Cold Air Funnels spotted Thursday near Hermosa: What are they?

There were several sightings of cold air funnels Thursday as unusually warm air pushed through the Black Hills Region

HERMOSA, SD – Frank and Carol Foster were driving between Hermosa and Rapid City Thursday morning when they noticed this strange looking cloud and snapped a few pictures.

The pencil-like anemic looking funnel cloud descended from the base of some agitated clouds just to the East of the Black Hills. What they captured is a weather phenomena called a cold air funnel.

Funnel 2

Cold Air funnel between Hermosa and Rapid City on SD 79 around 9:30 Thursday morning – Photo courtesy of Frank and Carol Foster of Hot Springs

Cold Air funnel between Hermosa and Rapid City on SD 79 around 9:30 Thursday morning - Photo courtesy of Frank and Carol Foster of Hot Springs

Cold air funnels are a far, far distant cousin of the much more recognized tornado. While a tornado forms from mature thunderstorms, a cold air funnel can form at the base of a weak thunderstorm or anemic showers.

Cold air funnels mostly form in the Spring and Fall when you still have decently warm surface temperatures, while you also have bitterly cold temperatures a few thousand feet up.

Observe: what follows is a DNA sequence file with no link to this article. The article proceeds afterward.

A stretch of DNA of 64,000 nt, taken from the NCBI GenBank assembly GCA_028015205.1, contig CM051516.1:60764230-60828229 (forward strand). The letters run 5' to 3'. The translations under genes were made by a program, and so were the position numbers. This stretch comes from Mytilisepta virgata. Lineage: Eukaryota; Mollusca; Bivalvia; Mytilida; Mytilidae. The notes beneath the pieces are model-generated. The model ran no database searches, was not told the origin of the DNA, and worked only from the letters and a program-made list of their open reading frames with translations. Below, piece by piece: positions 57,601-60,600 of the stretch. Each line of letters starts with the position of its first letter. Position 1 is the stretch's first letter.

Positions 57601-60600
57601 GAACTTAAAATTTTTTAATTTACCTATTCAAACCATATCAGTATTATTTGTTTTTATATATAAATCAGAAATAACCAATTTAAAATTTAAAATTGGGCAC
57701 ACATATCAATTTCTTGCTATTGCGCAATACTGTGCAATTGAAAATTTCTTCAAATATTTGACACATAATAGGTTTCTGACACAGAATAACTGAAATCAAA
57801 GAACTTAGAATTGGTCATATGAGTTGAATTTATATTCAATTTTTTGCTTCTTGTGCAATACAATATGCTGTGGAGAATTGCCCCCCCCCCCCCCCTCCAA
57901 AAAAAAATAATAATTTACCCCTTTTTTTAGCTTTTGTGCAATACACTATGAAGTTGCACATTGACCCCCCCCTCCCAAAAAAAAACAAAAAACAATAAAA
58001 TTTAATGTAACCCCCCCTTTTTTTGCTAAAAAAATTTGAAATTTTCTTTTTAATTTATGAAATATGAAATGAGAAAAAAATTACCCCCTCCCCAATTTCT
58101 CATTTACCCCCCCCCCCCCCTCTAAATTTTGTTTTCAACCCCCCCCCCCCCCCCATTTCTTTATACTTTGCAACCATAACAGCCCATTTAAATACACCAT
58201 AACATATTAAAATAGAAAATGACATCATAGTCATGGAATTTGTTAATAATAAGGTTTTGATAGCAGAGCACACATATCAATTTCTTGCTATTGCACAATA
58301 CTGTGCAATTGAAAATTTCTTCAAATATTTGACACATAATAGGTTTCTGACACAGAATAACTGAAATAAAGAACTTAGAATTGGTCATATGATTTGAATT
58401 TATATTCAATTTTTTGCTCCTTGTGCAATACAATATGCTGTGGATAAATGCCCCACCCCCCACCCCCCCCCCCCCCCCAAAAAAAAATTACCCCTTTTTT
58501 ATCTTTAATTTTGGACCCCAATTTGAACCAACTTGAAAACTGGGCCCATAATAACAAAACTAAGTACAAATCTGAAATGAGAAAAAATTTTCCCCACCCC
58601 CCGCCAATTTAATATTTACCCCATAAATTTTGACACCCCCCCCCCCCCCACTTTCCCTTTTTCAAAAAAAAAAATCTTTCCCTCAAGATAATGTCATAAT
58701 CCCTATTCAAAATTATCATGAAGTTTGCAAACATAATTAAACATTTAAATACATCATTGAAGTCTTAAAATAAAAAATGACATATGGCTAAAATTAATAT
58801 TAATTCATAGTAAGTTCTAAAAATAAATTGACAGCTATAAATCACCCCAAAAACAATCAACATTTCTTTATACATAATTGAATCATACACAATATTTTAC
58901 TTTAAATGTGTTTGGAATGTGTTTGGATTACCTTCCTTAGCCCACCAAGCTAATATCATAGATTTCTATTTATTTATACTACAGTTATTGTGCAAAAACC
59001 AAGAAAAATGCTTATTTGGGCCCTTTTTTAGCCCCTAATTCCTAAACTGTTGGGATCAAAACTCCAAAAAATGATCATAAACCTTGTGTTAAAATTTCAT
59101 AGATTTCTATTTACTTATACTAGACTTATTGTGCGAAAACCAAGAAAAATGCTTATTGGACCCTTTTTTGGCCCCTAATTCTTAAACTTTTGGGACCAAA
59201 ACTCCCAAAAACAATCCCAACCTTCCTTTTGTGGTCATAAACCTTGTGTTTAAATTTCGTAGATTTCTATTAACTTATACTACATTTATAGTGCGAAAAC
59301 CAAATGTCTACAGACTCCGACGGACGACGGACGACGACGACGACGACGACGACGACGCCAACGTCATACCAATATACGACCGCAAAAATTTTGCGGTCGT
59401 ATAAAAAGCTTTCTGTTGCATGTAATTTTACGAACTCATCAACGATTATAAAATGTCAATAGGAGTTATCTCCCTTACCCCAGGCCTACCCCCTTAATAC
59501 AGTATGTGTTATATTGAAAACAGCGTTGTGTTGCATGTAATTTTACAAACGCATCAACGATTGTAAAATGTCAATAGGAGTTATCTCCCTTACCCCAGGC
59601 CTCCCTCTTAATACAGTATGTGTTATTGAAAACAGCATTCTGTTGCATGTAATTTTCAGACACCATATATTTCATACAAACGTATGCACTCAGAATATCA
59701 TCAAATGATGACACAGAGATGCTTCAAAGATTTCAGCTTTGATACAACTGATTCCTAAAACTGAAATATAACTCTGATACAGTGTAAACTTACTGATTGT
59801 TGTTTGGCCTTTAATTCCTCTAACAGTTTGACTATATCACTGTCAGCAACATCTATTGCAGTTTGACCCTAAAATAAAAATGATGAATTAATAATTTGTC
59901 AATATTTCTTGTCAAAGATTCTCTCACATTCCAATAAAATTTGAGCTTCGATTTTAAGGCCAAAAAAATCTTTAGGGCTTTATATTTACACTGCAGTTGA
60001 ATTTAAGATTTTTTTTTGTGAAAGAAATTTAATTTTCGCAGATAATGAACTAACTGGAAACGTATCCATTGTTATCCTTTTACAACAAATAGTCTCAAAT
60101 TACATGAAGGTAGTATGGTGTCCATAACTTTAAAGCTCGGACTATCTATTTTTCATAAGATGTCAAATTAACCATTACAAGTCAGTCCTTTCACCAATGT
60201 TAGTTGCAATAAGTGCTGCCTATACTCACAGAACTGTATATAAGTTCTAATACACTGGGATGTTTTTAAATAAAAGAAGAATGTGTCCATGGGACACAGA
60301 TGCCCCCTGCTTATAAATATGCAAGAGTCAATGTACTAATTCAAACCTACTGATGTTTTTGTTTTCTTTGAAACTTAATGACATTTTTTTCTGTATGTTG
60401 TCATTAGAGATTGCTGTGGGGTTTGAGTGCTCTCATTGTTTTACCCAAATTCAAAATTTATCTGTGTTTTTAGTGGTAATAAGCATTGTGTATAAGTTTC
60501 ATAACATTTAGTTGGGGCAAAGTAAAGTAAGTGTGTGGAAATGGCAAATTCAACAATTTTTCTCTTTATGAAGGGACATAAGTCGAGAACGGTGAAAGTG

Funnel 1

Cold Air funnel between Hermosa and Rapid City on SD 79 around 9:30 Thursday morning – Photo courtesy of Frank and Carol Foster of Hot Springs

The vast majority of cold air funnels are harmless, funneling warm air quickly from the surface to colder pools of air just above.

There *have* been rare cases where these funnels have reached the surface and caused EF-0 wind damage (winds up to 85 MPH)

Waterspout

Waterspout – Courtesy National Weather Service

A close comparison to these phenomena could be waterspouts, which produce similar winds and form under somewhat similar conditions with warm surface temperatures being funneled up into cooler air. Waterspouts can form underneath robust updrafts.

There have been several sightings of cold air funnels across the Black Hills, notably at the Buffalo Roundup in Custer State Park in 2020. Given our oddly warm days during the late fall and early Spring we have the right ingredients to see this phenomena more than other places.

These are a fairly rare occurrence… so if you do manage to capture one with a camera, consider yourself lucky!

Categories: Local News, Weather Daily